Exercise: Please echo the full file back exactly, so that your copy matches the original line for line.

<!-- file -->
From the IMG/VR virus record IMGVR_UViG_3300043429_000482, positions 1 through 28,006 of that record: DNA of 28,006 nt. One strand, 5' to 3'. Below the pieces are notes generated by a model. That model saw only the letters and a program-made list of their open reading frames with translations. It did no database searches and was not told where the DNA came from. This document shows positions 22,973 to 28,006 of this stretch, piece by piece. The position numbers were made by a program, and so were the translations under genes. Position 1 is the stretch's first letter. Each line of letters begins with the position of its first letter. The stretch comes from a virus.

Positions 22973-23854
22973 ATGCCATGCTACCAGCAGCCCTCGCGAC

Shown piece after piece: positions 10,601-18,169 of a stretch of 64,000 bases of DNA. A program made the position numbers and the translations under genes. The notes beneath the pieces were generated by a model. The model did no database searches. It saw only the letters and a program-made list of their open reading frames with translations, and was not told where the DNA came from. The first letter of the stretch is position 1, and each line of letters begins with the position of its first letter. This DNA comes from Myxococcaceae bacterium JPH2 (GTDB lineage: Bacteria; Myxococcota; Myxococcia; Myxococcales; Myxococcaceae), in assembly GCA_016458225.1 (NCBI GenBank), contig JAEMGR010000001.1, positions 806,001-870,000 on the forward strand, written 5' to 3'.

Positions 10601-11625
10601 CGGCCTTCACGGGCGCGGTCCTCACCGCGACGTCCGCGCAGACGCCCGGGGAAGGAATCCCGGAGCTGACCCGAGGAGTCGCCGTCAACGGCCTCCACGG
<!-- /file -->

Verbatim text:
From the IMG/VR virus record IMGVR_UViG_3300043429_000482, positions 1 through 28,006 of that record: DNA of 28,006 nt. One strand, 5' to 3'. Below the pieces are notes generated by a model. That model saw only the letters and a program-made list of their open reading frames with translations. It did no database searches and was not told where the DNA came from. This document shows positions 22,973 to 28,006 of this stretch, piece by piece. The position numbers were made by a program, and so were the translations under genes. Position 1 is the stretch's first letter. Each line of letters begins with the position of its first letter. The stretch comes from a virus.

Positions 22973-23854
22973 ATGCCATGCTACCAGCAGCCCTCGCGAC

Shown piece after piece: positions 10,601-18,169 of a stretch of 64,000 bases of DNA. A program made the position numbers and the translations under genes. The notes beneath the pieces were generated by a model. The model did no database searches. It saw only the letters and a program-made list of their open reading frames with translations, and was not told where the DNA came from. The first letter of the stretch is position 1, and each line of letters begins with the position of its first letter. This DNA comes from Myxococcaceae bacterium JPH2 (GTDB lineage: Bacteria; Myxococcota; Myxococcia; Myxococcales; Myxococcaceae), in assembly GCA_016458225.1 (NCBI GenBank), contig JAEMGR010000001.1, positions 806,001-870,000 on the forward strand, written 5' to 3'.

Positions 10601-11625
10601 CGGCCTTCACGGGCGCGGTCCTCACCGCGACGTCCGCGCAGACGCCCGGGGAAGGAATCCCGGAGCTGACCCGAGGAGTCGCCGTCAACGGCCTCCACGG